Prescribing for self, family, and friends widespread among young Irish doctors, poll shows
Prescribing for self, family, friends and colleagues is widespread among young Irish doctors, suggest the results of a survey, published online in the Journal of Medical Ethics.
And some doctors are prescribing addictive and controlled substances, such as sedatives and opiates, despite clear guidance issued by the UK's professional regulator, the General Medical Council (GMC).
Quite apart from the potential legal pitfalls, self-prescribing has been linked to increased suicide risk among doctors, say the researchers, who point to the high prevalence of serious mental health issues in the profession.
Previous studies on doctors' personal prescribing habits have been few, and limited by the small number of participants and fears of repercussions following disclosure. To try and get round these issues, the researchers posted an anonymised online survey on a closed Facebook group for young doctors during the spring of 2017.
At the time, 4445 young doctors of all specialties and grades working in Ireland belonged to it, representing around a fifth of all those registered to work in the country.
The 16-item questionnaire aimed to assess what had been prescribed, and to whom; obtain basic personal background information; find out whether respondents were trainees; and if they were registered with, and/or had seen, a family doctor (GP) since qualifying.
Some 729 doctors responded, representing 16% of those in the Facebook group. Nearly two thirds (470) were women and two thirds (487) were younger than 31. Only a few were qualified GPs (42) or consultants (18).
The respondents represented a range of specialties, including hospital medicine, general practice, surgery, paediatrics, psychiatry, anaesthetics, emergency medicine, and obstetrics and gynaecology.
Two thirds of the respondents (466) were registered with a GP, and most (379, 81%) had visited their family doctor since qualifying. But registration with a GP wasn't a factor in whether they prescribed for themselves or others they knew, were close to, or worked with.
Two thirds (67%) had prescribed for themselves. Nearly three quarters had done so for family (72%) and over half had prescribed for friends (58.5%) and colleagues (59%).Nearly all (93%) had been approached by friends, family, or colleagues to prescribe drugs, suggesting that doctors may feel under pressure to prescribe to those they know personally, say the researchers.
The over 30s were twice as likely to self-medicate as their younger peers, and older doctors were more likely to prescribe psychotropic drugs for mental health issues.Between 3% and 7% of respondents had self medicated with a benzodiazepine (sedative), an opiate, or other psychotropic drug.
Men were more likely than women to self medicate with opioids. They were also more than 3 times as likely to prescribe these drugs to friends, and more than 7 times as likely to do so for colleagues.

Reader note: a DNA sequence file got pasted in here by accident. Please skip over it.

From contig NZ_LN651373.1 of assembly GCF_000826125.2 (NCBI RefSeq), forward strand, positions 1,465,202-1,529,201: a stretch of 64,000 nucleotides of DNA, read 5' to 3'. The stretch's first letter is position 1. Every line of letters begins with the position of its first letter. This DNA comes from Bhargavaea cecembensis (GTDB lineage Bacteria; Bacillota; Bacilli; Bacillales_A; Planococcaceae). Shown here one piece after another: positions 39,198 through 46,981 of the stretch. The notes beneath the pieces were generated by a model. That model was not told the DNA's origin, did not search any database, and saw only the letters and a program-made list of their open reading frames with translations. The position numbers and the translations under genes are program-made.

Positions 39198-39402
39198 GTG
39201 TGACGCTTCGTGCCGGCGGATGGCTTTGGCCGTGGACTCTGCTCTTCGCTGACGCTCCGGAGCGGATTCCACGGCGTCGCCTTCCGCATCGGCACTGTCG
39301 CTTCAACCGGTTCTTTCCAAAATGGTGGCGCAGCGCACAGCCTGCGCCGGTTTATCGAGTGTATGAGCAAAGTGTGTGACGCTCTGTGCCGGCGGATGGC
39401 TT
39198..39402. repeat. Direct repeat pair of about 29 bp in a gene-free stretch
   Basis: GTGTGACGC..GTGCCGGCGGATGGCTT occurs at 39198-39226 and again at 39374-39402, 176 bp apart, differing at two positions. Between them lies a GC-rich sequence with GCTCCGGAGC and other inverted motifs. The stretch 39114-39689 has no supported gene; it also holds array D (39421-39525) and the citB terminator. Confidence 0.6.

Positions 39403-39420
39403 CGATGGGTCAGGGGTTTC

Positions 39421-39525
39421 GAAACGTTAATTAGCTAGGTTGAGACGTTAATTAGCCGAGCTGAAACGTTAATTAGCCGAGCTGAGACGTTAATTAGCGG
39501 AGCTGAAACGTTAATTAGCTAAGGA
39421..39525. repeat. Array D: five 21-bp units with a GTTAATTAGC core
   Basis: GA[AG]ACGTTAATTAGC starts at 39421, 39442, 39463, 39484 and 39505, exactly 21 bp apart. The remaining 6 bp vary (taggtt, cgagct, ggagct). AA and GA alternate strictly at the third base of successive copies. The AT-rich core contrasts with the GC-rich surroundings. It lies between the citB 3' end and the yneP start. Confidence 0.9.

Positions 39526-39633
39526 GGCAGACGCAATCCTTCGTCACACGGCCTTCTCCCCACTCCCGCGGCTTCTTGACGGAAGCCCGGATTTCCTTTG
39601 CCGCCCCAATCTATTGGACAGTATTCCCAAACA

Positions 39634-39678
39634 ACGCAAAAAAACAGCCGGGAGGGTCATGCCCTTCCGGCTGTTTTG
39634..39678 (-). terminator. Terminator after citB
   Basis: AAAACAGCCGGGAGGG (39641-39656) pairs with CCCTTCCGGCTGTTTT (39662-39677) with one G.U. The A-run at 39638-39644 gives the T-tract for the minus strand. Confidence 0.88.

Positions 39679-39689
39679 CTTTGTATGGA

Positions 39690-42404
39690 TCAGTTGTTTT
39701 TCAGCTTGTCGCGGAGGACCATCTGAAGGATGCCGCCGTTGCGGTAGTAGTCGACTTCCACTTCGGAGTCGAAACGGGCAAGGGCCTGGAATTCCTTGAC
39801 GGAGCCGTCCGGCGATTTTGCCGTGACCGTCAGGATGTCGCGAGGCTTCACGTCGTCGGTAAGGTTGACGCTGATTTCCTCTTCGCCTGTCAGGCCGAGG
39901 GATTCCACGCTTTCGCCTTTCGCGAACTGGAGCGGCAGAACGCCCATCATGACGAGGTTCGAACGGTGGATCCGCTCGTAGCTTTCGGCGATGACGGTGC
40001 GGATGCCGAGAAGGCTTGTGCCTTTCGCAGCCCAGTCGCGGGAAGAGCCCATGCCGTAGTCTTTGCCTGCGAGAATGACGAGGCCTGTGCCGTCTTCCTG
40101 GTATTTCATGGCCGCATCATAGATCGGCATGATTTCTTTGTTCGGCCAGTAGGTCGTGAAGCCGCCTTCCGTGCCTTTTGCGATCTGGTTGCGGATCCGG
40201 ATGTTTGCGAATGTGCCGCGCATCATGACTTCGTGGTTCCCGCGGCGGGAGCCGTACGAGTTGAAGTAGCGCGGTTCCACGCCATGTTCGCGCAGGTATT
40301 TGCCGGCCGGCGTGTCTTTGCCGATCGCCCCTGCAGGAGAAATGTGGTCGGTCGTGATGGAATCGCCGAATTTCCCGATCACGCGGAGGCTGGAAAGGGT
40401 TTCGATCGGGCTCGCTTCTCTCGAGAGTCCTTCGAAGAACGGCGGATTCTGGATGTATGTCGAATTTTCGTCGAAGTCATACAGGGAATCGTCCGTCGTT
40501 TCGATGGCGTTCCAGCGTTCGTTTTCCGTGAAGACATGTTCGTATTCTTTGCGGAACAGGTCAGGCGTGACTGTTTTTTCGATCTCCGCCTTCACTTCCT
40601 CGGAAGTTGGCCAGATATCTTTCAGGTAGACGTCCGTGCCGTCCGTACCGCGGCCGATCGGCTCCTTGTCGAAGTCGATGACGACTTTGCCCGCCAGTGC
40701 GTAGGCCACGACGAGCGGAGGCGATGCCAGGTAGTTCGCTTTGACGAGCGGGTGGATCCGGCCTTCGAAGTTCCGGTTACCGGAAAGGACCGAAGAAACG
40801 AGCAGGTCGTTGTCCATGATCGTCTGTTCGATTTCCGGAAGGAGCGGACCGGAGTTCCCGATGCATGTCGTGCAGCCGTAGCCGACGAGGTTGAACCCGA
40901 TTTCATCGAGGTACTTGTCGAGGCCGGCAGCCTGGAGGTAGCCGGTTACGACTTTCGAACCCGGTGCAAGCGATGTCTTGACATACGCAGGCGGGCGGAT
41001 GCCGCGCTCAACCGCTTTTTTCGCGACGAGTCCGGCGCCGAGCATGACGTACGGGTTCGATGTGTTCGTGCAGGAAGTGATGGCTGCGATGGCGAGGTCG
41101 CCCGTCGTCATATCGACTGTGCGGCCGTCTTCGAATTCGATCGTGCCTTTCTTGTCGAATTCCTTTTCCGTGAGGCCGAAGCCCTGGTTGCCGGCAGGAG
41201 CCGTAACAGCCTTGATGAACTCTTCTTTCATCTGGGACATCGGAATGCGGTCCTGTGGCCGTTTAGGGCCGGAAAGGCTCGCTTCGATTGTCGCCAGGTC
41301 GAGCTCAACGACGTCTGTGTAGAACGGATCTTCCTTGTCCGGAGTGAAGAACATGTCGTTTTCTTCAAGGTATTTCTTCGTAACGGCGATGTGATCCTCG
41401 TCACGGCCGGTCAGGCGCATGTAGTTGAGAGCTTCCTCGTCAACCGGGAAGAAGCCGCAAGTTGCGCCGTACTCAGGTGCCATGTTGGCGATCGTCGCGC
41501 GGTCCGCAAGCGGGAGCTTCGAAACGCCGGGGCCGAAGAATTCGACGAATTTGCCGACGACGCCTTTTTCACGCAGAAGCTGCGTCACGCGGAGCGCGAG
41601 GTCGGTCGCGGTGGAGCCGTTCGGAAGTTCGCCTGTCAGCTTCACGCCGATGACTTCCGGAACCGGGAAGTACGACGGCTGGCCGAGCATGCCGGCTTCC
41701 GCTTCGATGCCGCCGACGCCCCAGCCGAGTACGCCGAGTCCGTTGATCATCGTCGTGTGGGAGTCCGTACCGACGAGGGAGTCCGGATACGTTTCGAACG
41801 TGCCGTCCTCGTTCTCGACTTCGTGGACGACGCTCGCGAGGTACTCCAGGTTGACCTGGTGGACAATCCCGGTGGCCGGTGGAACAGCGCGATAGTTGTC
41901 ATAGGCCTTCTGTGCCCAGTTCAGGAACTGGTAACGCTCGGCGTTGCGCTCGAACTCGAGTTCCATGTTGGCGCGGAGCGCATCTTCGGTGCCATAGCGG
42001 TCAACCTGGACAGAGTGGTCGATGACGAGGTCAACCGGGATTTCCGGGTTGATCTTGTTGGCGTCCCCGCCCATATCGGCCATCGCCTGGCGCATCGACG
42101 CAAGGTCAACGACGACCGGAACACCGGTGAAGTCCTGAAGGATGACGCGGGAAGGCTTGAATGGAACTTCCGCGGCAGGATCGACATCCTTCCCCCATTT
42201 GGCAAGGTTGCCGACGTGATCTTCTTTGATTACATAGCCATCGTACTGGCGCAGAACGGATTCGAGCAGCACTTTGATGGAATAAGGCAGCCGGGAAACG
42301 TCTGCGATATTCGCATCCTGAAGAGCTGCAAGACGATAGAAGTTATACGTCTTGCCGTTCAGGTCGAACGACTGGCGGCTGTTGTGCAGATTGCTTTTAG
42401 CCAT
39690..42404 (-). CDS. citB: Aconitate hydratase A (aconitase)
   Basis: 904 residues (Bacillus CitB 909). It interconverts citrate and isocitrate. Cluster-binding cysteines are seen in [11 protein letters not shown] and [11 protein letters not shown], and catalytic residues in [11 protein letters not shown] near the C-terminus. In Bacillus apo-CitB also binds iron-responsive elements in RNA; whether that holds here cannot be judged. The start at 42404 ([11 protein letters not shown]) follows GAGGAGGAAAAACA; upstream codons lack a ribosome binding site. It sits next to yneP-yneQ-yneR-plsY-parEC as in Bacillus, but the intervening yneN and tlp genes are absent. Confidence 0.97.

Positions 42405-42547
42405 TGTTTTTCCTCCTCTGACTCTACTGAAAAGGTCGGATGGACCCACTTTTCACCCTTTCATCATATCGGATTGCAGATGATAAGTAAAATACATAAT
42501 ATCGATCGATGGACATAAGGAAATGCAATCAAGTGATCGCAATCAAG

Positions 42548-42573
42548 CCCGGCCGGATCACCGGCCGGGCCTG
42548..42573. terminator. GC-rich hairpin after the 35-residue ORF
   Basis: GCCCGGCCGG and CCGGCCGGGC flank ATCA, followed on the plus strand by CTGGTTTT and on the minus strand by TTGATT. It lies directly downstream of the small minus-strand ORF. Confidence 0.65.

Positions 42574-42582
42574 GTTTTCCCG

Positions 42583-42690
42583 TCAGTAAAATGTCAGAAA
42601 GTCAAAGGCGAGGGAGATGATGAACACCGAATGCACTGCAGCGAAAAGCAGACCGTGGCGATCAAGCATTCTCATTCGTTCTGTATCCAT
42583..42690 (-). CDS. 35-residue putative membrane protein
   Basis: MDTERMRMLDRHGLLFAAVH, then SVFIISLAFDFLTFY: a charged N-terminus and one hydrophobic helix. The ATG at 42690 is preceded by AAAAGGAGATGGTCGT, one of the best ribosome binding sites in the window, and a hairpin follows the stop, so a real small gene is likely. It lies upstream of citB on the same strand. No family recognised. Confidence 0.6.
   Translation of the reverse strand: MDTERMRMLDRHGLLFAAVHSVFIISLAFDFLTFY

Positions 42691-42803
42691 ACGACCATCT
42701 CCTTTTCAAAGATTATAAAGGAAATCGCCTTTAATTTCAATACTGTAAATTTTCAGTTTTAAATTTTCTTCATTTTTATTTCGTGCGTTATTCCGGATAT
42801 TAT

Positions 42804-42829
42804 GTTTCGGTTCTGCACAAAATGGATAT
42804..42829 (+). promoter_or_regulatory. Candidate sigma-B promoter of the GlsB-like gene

Nearly half of the women who responded (43%) had prescribed the Pill for themselves.
Those not on training schemes were more likely to prescribe drugs for themselves and family members, including opiates. And they were more likely to prescribe benzodiazepines to colleagues.
Patterns of prescribing behaviour varied by specialty, with GPs, paediatricians, and those in hospital medicine more likely to prescribe to a family member, while surgeons were more likely to prescribe to a friend, and psychiatrists less likely to do so.
Anaesthetists were more likely to self medicate with opiates and benzodiazepines and to prescribe opiates to family and friends. Surgeons were also more likely to prescribe opiates for themselves and their friends, while psychiatrists were more likely to prescribe benzodiazepines to family members and colleagues.
"Prescribing outside a professional relationship can place the doctor in a compromised position and is unlikely to be covered by conventional malpractice insurance, exposing the doctor to legal or professional recourse in the event of an adverse reaction or prescribing error," warn the researchers.
But there are many ethical and potential patient safety implications as well, including for the prescribing doctor, they point out.
This is an observational study, and the survey wasn't designed to collect complex data, nor were comparative data available, the researchers acknowledge.
Nevertheless the study was large, and shows that "self prescribing and prescribing to personal contacts remains widespread among young Irish doctors, despite recent GMC guidelines," they write.
"Further education is needed to protect doctors from the risks posed by this practice, namely, risks on physical health or of addiction and suicide," they urge. And they call for this to be included in undergraduate medical degrees and postgraduate training, particularly for 'high risk' specialties, such as anaesthetics and surgery, as well as continuing professional development.